By Jeoffrey Mukubi
ZIMBABWEAN musician, Raymond ‘Tatenda’ Mupfumira, is a musical genius, who is introducing the Land of the Brave to ‘live looping’.
Live looping is the recording and playing back of a piece of music in real-time, using either dedicated hardware devices, called loopers, or phrase samplers and software that run on a computer with an audio interface.
Tatenda does all this, while playing an array of instruments during live performances, including the mbira, bass guitar, keyboard, acoustic guitar, double bass, melodeon, percussion and the drums.
He also sings, and his performances regularly set the night alight at Que Tapas restaurant and bar in Windhoek.
“Being a vocalist is the biggest challenge, as I don’t believe I can sing, although people say I sing very well,” he told Confidente during an interview recently.
Tatenda said he became a live loop artist, after he found it hard during his musical director days, when he had to explain to others how to sing or play a specific instrument.
He says that looping has given him the ability to play his own sound, thus giving him the freedom to create whatever his mind conceives.
He says that his days as a session musician made it difficult for him to become a solo act, but that he is now reaching for the stars, as more and more Namibians learn about his awesome loop station performances.
Tatenda has graced music festival stages all over the world, including in his home country of Zimbabwe, as well as the United States, Malawi, Botswana and Namibia.
He has also played for many artists across the globe as a session musician, including in Zambia, Spain, Kenya, Italy, Turkey, Mozambique, South Africa, Norway and the United Kingdom.
Tatenda moved to Namibia at the beginning of the year, and is enrolled at the College of the Arts, where he majors in African Performing Arts.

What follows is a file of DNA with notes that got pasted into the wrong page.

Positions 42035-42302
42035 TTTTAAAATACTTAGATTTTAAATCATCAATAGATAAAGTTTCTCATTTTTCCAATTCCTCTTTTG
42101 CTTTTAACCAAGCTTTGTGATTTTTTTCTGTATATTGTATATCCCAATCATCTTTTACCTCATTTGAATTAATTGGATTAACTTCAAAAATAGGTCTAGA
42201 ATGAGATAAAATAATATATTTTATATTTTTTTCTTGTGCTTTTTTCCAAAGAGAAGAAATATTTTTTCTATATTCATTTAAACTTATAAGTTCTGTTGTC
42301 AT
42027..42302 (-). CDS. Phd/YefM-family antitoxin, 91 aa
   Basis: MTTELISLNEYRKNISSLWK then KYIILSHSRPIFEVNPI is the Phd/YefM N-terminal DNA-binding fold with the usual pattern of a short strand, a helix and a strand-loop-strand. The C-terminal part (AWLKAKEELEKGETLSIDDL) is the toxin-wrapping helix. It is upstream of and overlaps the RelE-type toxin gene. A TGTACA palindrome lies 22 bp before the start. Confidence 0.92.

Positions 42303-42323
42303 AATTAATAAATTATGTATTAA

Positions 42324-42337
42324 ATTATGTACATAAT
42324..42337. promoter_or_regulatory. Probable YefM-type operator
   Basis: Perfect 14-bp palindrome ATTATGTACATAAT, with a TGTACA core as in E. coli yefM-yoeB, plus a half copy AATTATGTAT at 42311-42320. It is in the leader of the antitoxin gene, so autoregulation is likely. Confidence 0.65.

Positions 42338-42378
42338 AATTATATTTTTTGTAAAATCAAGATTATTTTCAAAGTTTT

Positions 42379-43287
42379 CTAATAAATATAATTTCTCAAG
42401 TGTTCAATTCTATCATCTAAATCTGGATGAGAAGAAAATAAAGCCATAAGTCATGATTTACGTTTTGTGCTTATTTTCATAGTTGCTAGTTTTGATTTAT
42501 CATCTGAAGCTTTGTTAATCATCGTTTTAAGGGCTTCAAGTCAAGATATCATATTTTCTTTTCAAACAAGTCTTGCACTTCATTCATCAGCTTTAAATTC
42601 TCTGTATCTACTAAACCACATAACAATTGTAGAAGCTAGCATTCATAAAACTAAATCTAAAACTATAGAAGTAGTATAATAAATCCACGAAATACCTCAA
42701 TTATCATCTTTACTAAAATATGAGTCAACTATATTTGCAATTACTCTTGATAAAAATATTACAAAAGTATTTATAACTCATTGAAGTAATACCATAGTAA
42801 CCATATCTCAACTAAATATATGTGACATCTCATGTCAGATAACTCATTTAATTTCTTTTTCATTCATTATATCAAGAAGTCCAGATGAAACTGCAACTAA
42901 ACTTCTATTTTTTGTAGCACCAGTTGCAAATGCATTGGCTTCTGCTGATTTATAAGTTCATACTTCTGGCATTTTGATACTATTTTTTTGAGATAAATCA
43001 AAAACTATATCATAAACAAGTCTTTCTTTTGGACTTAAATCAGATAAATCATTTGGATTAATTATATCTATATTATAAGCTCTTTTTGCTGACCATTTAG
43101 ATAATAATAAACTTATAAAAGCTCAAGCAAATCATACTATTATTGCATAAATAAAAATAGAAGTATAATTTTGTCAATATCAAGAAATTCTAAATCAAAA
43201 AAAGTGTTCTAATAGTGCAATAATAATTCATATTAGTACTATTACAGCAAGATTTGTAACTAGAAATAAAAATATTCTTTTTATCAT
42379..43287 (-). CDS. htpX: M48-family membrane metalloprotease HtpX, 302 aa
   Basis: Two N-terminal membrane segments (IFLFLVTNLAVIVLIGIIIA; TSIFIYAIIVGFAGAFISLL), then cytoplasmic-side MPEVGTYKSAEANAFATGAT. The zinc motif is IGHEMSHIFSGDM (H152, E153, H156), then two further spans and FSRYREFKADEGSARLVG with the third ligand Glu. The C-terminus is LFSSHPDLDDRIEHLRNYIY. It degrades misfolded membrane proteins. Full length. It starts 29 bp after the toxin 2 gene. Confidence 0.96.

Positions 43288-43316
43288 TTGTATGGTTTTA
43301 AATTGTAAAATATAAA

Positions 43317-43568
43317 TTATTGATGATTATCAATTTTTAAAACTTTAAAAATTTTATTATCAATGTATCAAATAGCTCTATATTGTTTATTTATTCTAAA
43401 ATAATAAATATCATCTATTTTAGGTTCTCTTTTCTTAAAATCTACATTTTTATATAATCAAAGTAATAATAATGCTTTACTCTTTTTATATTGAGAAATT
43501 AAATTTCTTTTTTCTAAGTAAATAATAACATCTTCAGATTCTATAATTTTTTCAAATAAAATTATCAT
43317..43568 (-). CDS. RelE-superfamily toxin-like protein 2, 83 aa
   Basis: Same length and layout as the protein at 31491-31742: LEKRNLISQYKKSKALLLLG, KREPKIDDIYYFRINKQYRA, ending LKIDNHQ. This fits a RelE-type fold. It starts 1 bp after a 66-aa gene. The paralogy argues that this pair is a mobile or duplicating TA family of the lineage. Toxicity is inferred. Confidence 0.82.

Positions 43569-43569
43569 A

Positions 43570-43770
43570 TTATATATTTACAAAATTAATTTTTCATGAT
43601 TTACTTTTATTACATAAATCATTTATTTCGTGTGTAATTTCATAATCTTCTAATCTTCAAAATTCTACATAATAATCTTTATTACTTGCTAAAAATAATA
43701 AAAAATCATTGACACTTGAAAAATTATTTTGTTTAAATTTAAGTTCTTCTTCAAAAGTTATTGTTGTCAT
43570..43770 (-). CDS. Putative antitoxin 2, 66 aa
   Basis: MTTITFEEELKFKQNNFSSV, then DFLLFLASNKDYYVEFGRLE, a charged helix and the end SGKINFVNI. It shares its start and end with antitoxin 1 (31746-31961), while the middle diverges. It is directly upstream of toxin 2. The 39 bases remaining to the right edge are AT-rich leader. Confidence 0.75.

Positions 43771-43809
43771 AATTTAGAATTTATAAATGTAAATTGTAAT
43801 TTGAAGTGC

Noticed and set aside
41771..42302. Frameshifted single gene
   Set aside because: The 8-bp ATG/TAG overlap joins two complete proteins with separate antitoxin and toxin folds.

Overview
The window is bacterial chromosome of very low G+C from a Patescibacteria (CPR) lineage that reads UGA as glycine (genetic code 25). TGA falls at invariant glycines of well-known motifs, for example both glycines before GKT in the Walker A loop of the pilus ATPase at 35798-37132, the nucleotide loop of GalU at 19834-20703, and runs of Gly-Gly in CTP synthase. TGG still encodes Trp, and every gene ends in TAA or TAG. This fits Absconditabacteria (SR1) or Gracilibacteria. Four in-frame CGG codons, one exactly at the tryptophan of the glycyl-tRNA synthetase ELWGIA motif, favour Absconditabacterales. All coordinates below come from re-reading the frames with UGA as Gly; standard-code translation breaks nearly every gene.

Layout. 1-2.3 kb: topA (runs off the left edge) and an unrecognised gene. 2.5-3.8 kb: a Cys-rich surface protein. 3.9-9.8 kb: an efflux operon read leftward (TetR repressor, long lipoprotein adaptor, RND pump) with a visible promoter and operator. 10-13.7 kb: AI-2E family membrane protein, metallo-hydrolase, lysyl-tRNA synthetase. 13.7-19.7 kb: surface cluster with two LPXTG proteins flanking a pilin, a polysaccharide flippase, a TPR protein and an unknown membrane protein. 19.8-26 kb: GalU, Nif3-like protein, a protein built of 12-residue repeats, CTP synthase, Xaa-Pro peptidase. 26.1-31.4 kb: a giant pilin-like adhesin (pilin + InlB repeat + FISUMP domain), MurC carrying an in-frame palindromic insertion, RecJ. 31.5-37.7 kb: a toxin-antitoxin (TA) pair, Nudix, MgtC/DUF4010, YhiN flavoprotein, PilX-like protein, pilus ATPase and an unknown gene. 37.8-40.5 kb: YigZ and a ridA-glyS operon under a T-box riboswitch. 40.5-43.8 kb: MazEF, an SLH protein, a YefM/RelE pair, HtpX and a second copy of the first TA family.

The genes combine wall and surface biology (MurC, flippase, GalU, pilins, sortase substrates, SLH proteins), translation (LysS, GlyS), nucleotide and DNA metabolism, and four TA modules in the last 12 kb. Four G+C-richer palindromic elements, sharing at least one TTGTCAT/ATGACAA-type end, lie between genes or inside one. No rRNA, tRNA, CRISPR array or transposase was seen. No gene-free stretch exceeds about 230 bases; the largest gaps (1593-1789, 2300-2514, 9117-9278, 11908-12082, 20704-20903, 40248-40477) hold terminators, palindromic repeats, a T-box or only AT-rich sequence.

Since his arrival, he has played with the likes of Elemotho, Ras Sheehama, Slickartie, The Ells, Bianca Heyns and Mikiros.
Tatenda said he never imagined that he would one day be a musician, while growing up in Zimbabwe.
He said he had taught himself the piano, in order to avoid his Catholic Church duties of ringing the church bell and serving mass, as a youngster.
In 2002, he decided to start a band with his high school buddies, and they began playing at various music festivals in Zimbabwe.
When he was 16 years old, Tatenda and his band received a sponsorship from their school to perform at jazz clubs, which further ignited his passion for music.
Tatenda said his father also played a role in developing him as an artist.
“Back in 1984, my father was one of the few people in Harare to have a full band set-up, and that is what drove him to become a manager for many big bands in Zimbabwe, but he was never a musician,” he said.
Tatenda added that top African musicians like Etienne Mbappe and Netsayi Chigwendere, who he looked up, had also shaped his career.
Confidente. Lifting the Lid. Copyright © 2015